I honest to God wanted it. Was is it so selfish of me to want something so little at such an important time?
Last night President Obama delivered an address to our nation after the tragedy in Arizona where several people were murdered, including a federal judge, and a Congressional Representative critically wounded.
I so wanted the moment to be an actual turning point in civil discourse. A moment I could point to and proclaim that Obama was indeed the President of the United States of America; not just a politician who is residing the White House. I wanted a moment where I could say “I am behind you 100 percent, Mr. President.” Seriously.
Too bad, I suppose, because what Americans received last night was a was a dose of old school Obama politics.
Instead of uniting all of Americans and moving us forward, President Obama apparently decided to wrap policy positions and challenges into touching personal stories. Moments of courage and remembrance were glossed over in lieu of a discussion on political civility – even though it is apparent speech had nothing to do with the event – while claiming the higher moral ground.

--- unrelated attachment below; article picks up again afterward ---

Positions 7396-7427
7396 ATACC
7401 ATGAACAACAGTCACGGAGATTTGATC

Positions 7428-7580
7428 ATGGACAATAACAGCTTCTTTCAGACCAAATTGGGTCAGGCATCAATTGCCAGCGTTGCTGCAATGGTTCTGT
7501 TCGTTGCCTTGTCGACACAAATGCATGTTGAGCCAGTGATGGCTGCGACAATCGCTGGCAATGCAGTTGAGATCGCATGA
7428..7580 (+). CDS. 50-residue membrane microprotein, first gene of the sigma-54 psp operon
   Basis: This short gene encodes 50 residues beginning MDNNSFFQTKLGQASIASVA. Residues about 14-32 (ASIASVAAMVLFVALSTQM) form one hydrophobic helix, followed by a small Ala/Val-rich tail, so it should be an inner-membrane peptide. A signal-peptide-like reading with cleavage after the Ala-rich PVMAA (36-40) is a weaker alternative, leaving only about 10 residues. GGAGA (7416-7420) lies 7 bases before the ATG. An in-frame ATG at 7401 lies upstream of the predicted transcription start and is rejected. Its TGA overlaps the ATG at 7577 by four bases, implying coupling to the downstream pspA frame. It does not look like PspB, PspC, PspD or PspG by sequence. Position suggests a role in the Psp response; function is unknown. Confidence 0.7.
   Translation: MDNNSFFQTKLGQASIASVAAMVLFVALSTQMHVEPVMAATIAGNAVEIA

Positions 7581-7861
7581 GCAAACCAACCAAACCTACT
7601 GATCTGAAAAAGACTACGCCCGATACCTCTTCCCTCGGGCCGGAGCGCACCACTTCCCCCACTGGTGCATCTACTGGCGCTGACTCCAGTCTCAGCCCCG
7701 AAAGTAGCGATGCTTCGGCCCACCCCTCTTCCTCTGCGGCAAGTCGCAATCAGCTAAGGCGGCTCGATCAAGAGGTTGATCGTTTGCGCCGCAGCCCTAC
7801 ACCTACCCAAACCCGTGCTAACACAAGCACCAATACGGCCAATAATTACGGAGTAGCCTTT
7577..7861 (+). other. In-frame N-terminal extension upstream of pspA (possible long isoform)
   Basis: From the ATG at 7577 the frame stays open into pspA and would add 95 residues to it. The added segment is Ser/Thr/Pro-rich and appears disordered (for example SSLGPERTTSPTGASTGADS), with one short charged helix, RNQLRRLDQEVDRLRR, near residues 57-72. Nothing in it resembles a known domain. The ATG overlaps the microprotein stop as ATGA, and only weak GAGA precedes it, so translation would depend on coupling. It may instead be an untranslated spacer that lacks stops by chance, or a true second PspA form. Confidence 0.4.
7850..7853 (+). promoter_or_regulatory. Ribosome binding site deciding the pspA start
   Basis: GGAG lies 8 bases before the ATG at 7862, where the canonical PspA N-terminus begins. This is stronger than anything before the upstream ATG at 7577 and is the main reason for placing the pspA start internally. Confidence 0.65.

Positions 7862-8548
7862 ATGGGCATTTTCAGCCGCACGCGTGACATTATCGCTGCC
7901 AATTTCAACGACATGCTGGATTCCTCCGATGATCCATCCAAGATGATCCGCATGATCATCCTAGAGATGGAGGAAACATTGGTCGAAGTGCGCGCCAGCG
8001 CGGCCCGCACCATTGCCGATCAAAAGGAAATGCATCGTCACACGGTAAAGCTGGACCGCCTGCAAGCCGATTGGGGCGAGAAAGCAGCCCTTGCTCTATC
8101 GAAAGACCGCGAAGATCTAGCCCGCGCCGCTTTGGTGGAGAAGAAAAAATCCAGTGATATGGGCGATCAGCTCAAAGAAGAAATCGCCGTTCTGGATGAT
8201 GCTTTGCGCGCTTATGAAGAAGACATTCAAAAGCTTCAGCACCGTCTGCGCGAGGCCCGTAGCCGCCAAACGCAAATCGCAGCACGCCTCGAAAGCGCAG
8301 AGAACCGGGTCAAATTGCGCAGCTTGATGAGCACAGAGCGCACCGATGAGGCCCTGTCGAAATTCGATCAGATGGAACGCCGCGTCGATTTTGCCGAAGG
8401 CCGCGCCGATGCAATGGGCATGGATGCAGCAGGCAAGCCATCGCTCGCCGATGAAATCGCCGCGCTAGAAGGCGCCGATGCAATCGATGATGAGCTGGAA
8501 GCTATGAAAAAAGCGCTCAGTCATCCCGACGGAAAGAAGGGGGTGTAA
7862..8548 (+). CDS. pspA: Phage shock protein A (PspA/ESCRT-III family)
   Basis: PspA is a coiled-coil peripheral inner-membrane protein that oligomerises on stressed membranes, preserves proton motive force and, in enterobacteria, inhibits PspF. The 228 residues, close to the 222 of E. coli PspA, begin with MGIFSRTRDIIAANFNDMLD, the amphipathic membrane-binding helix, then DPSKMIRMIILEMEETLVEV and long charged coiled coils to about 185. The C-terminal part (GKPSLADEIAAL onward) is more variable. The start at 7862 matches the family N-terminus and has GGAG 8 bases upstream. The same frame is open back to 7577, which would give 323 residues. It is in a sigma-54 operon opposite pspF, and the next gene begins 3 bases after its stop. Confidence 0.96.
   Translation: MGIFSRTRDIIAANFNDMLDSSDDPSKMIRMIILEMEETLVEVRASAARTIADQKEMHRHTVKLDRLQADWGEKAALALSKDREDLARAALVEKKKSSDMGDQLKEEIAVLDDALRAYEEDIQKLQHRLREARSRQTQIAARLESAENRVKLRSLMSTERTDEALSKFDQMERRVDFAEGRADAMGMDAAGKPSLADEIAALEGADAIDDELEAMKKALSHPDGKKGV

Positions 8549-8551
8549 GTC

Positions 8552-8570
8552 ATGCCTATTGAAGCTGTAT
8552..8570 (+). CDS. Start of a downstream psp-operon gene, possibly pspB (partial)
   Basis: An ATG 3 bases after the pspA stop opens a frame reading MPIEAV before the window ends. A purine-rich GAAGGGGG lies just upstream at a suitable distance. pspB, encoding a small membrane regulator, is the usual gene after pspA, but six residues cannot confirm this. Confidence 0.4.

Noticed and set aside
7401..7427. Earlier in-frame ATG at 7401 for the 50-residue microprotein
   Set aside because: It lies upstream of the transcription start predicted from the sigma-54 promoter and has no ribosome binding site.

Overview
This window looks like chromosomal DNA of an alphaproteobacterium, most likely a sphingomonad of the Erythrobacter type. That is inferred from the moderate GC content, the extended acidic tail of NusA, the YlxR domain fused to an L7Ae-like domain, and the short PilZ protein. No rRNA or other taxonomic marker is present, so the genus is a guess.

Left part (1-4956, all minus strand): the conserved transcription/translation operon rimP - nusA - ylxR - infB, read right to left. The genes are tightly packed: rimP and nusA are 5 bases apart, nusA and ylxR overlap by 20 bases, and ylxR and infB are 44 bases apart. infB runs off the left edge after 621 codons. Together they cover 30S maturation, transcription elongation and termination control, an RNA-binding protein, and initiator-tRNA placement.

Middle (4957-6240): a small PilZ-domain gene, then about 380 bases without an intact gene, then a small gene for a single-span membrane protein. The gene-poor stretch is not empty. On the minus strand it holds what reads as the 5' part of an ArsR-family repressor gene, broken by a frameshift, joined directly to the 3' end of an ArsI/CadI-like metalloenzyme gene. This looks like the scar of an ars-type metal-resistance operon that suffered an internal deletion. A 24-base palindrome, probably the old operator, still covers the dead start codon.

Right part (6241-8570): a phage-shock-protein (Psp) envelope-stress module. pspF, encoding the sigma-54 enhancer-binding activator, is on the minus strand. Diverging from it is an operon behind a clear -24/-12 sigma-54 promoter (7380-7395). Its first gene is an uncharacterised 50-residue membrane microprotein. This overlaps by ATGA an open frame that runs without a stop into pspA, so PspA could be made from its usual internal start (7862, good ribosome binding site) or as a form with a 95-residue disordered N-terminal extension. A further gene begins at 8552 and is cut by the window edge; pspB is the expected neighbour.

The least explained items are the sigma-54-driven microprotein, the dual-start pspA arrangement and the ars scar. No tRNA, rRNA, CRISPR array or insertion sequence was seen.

Then there was tax payer dollars being spent a logo and t-shirts for the event?
Seriously? At a memorial?
If those elements alone were not enough to make me squirm with discomfort, Governor Brewer being booed at the memorial made me outright sick.
If memory serves me correctly, a memorial service should be place where we all should be able to embrace and console. It should be a place to remember those who lost their lives to a cruel and despicable act. Not the time of calls for reform, getting a free t-shirt or booing your political opponent.
Words continue to fail to adequately describe the frustration and mental anguish I feel over the response.
If Obama and Democrats were honest to God serious about changing the tone, then they should start with themselves. They must stop referring to their political opponents as “hostage takers” or “enemies” and truly understanding the credibility of dissent and those who otherwise think differently.
Perhaps the lack of seriousness about the topic, other than seeking ways to legislation freedom of speech and to exercise our second amendment rights, is what troubles me the most about last night and the following up commentary this morning.
In the past when our President speaks it usually unites. It is a moment we can all truly hold hands and embrace each others as Americans. Period.
Unfortunately that did not happen last night.
I honest to God wanted that moment last night. Maybe I was expecting too much.